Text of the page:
I don’t recall exactly when I first stumbled upon this wonderful Theodore Roosevelt quote in an old library book.
What I do remember is the bizarre thought-process that followed it, chasing away all the good.
At first, the wisdom of these words hit me with a jolt, making me gasp. In a flash, everything was clear. I saw things I hadn’t seen. When we compare ourselves to others, everyone loses. It rips away our joy and worse, we give our consent. It was a lightbulb moment.
So far so good.
But I couldn’t stop there. Oh no, I couldn’t stop at plain old epiphany moments. That would be far too straightforward. I liked it so much I wondered if I could maybe put the quote up on my wall to remind myself daily.
All good still.
But then I began to wonder what that would look like and, as if in slow motion, the whole thing began to unravel, my thoughts and plans spiralling out of control.
Should it match my décor or stand out? Would it be a poster? A framed print? I had obviously first seen the quote simply in Times New Roman in a library book - plain black text on a buff white page. It smelt of old paper and looked pretty run of the mill to be honest. Then I noticed it was also in one of my old craft magazines as a pull-out poster. Maybe I could just stick that up on the wall?
I wanted more. I wanted something special, unique. Lots of people might put this quote on their wall, but I would have the best one.
Yes. You read that right. What I wanted was… the BEST ‘Comparison is the thief of joy’ poster!
The irony of this was lost on me for a full five minutes as I planned and designed how lovely it would look. It had to be a one-off: stylish but not too cutesy. Hilariously, without realising I was doing it, I burrowed further into this hole of one-upmanship, losing sight of all absurdity as I planned the most exquisite poster ever. People would see it and not only sense my reflected wisdom but also be struck by the visual beauty of the as yet undecided artwork.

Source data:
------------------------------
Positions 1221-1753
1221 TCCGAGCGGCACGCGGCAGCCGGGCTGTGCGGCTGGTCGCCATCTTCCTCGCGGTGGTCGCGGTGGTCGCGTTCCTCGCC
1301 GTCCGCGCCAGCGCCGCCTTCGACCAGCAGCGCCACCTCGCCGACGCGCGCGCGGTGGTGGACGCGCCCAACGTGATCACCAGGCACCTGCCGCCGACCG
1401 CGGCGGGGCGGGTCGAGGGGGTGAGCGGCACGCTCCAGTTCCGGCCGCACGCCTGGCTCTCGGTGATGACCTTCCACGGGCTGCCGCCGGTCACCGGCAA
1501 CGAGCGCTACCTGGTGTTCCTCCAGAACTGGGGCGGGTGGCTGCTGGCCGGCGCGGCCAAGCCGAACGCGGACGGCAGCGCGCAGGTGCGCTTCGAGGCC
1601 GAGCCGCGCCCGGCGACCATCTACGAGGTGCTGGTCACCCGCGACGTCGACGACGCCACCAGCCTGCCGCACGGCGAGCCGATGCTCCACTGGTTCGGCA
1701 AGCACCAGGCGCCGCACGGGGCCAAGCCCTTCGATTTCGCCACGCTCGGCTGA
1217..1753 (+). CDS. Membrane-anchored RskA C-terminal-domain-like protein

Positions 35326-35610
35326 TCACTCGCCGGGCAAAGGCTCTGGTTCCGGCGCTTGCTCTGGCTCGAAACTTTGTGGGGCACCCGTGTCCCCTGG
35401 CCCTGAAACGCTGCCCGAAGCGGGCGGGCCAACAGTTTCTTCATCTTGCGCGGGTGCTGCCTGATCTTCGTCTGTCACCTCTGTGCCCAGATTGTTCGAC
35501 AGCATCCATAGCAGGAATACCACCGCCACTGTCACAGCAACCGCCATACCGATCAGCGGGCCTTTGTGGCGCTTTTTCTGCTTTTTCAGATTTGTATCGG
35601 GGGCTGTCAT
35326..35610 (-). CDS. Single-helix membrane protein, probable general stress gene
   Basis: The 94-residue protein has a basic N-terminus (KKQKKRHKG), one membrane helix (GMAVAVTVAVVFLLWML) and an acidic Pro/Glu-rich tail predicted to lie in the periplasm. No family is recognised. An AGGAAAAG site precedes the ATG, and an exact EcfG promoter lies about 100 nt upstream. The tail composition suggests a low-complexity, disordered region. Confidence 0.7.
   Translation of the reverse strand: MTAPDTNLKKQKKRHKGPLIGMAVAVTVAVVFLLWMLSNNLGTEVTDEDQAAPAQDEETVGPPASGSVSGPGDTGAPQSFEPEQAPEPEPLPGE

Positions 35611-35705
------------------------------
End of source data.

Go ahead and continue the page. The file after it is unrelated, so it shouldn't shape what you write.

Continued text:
And then, with a moment of long overdue clarity, the realisation of irony kicked me out of my stupor.
I had effectively taken an inspirational quote about not comparing ourselves to others and turned it into some competitive task to make myself feel better than them.
Except of course, when we do these things it’s never really because we think we’re better than others.
It’s because we feel like who we are is already lacking in some way and that if we can just ‘be a bit better’ in this one thing, then maybe the overall ‘score’ will even out and we’ll have our space in this world.
We think it might make up for the fact that our career wasn’t quite what we’d dreamed, not as successful or exciting, for being overlooked, for not having parented exactly as we thought we would, for not being as good a friend or as popular or as ‘in the thick of it’ in the community or at church as we once imagined we’d be. It might make up for how we are not always the perfect beacon of hope to others. How sometimes, when we planned to show kindness, a rush of anger burst out instead, ruining everything, spoiling this idea of the person we thought we were.
We think if we can just get this one thing right, if we can show others that, it might make up for all the ways we’ve fallen short.
But perhaps that’s why we have grace. Perhaps that’s why God meets us exactly where we are - in the mess and the not measuring up – and says, ‘Just as you are is fine actually’.
I stopped still with this thought. Once I’d realised what I was doing, I could no longer begin to think about creating a bells and whistles version of the quote. I put the idea out of my head and got on with trying to simply follow its implied advice. I stored it up in my head and heart for those times when I fall foul to the comparison monster.
Recently it came to me again: the importance of these words, my embarrassing need to be reminded of them. And I felt it was still worth keeping such a reminder of it.
So now it sits humbly scribbled on a scrap of jotter paper.
Doing exactly what it’s supposed to do.